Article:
"This is the accumulation of many conflicts. Yes, there's the cultural gap with the Madurese but there's also a dissatisfaction with how Dayak land has been taken away illegally," said Laurentius Kadir, a Dayak and head of the province's Directorate for Village Development.
"There should be policy reform. Even if there's peace with the Madurese, but the government does not respect traditional land rights, the conflicts will continue," said Stefanus Jueng of the Institute of Dayakology.
Above all, the Dayaks want their voices heard. "We are tired of being marginalized. The government only wants to work with us for tourism purposes but not in government," said Yosep, a Dayak who said he was afraid of retaliation from the government for his outspoken views.
Yosep, like many of the people in his community, wants peace for the sake of his family. But sharing the frustration of other marginalized Dayaks, he doesn't know how to get it or if he wants it just yet. "We want to prove, after so many years of being under other people's thumbs, that we are the indigenous people of this land. We want to show that we were once great warriors," Yosep said.
Yosep's father Ve Kader is one such warrior. Reading out a "declaration of war", the 67-year-old traditional leader angrily declared: "The government did not deal with the Madurese problem as we asked. So now we are seeking justice by ourselves." Three hundred Madurese have been killed in his village of Pahauman. When asked where the bodies were, Ve Kader said coldly: "They are there where they died. But some have been thrown away and some have been burned."
Ve Kader's openness shows that despite the strong military presence now in the region, the Dayaks clearly control the interior. Beyond the military checkpoint at Tobo, 40km north of Pontianak, all the way to Bengkayang, 160km north of Pontianak, armed Dayaks patrol the roads and jungles hunting for Madurese survivors. The army does not intervene or try to disarm them.
On Monday in Karangan, we saw six trucks and buses carrying hundreds of Dayaks, some of them sitting on its roof brandishing spears and guns. They were headed south toward Toho, with the intent of killing Madurese at a remote village called Suap. When asked why they were continuing with the carnage, the warriors answered: "The Madurese will attack us if we don't attack them. We have to protect ourselves."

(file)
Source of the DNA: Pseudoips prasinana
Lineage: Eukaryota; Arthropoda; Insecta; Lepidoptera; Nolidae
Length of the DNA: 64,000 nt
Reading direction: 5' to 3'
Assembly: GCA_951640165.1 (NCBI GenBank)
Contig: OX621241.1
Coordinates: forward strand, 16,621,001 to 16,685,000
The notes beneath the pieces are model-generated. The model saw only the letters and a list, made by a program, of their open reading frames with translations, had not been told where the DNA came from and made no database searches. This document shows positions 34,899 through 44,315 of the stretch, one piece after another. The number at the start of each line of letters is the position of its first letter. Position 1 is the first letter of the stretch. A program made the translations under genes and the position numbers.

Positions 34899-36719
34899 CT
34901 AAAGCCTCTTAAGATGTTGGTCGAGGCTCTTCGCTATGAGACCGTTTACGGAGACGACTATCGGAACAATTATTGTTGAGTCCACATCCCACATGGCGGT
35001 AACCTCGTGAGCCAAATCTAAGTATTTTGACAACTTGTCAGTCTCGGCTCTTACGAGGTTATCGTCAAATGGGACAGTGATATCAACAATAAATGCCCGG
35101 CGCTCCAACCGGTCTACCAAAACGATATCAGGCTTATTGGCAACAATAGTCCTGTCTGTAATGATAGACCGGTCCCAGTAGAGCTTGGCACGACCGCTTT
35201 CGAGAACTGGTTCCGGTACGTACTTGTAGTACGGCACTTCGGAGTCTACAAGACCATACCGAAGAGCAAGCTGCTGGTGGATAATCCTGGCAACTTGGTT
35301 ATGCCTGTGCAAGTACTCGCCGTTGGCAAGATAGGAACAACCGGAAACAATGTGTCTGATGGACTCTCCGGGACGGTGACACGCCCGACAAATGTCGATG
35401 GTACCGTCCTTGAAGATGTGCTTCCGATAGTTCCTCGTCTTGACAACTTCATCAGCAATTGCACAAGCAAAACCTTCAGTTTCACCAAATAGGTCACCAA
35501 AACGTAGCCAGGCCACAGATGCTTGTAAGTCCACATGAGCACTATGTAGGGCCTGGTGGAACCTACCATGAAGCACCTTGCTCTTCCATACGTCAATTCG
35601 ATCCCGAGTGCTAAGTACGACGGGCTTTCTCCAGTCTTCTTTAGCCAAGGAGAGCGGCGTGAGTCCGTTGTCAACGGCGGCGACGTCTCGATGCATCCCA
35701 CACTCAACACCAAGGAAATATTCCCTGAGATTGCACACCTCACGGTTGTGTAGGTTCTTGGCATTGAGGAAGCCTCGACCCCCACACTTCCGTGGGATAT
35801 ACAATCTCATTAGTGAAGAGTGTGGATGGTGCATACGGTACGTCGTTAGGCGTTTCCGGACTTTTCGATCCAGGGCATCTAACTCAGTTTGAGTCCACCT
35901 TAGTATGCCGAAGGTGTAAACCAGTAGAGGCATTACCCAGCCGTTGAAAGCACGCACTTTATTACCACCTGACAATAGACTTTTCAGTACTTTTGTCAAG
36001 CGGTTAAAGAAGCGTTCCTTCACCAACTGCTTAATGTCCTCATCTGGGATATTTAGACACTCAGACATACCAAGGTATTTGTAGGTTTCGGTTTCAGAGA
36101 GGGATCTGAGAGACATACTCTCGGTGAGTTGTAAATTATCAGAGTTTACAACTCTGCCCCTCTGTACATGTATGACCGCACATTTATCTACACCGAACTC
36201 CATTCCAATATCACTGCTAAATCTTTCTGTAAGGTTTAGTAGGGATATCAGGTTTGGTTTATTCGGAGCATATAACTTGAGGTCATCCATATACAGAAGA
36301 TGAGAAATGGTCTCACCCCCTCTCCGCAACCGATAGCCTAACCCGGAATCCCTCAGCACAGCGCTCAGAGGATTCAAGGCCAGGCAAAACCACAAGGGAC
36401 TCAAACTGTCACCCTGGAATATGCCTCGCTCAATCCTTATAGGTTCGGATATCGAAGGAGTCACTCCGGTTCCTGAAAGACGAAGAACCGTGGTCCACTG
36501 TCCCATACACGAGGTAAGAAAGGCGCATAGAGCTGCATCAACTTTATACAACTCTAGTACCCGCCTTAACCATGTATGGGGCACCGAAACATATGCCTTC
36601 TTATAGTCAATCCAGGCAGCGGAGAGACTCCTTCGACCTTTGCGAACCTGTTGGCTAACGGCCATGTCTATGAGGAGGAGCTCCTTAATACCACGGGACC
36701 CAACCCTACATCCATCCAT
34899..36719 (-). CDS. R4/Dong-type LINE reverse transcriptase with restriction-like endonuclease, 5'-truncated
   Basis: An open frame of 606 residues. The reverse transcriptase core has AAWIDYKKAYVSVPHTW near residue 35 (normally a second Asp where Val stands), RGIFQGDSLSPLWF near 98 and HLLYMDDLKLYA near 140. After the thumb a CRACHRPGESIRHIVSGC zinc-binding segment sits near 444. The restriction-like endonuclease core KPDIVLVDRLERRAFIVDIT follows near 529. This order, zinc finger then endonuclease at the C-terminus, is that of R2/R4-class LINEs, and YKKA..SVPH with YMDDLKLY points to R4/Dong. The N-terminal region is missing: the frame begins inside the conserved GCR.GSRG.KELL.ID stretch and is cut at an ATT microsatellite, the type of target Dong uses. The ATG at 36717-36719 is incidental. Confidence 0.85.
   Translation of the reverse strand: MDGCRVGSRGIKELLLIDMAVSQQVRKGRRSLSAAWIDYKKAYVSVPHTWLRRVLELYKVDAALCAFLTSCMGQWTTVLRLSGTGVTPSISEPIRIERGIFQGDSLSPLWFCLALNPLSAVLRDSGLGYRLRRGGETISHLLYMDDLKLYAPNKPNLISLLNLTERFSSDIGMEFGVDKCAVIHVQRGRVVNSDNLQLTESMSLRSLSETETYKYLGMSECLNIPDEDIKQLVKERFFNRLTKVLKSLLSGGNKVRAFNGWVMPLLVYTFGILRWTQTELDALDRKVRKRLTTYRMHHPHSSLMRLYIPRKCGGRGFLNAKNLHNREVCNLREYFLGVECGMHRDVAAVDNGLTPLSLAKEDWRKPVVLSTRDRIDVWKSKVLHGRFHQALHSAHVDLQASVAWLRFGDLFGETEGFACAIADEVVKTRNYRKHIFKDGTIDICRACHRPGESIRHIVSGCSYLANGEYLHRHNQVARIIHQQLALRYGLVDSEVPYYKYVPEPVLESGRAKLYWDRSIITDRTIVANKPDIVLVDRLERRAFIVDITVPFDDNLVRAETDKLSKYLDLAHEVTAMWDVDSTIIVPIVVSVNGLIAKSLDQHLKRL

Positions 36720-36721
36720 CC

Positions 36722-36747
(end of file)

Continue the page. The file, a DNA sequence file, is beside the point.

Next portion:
At a military checkpoint, one bus-load was stopped but after brief questioning was allowed to proceed. On Monday evening, the military reported that 3,000 armed Dayaks had congregated in Toho and were about to make their way to Suap through the jungle. On Tuesday morning the Dayaks attacked. The death toll is now reportedly at 15, with five severely injured and 98 houses set ablaze. Later that day the military sent four truckloads of soldiers from Pontianak to secure the situation in Suap.
That same Tuesday morning a peace ceremony was held in Pontianak, gathering members of all the ethnic communities, including Madurese, Chinese, Malay and Javanese. A few Dayaks were found in the crowd, although there was only one Dayak representative, a government official. In front of the national media, the crowd agreed to end fighting. Yet only the night before Chinese houses across the river in Siantan were burned and looted by angry Madurese.
Some community leaders said that without grass-roots support and recognition of the economic and political disparity behind the ethnic enmity, the peace proposals were futile.
"The peace agreements won't be effective if only the elite sign them and in a formal fashion without adat [peace ritual] ceremonies in the villages and involvement of the masses on the ground. They may say peace in the city but the people fighting in the villages don't know," said Laurentius Kadir. Some Dayaks acknowledge the danger of a backlash from the government but they are not laying down arms. "How can the government find a scapegoat? How will they find a mastermind? This is a mass movement," Yosep said.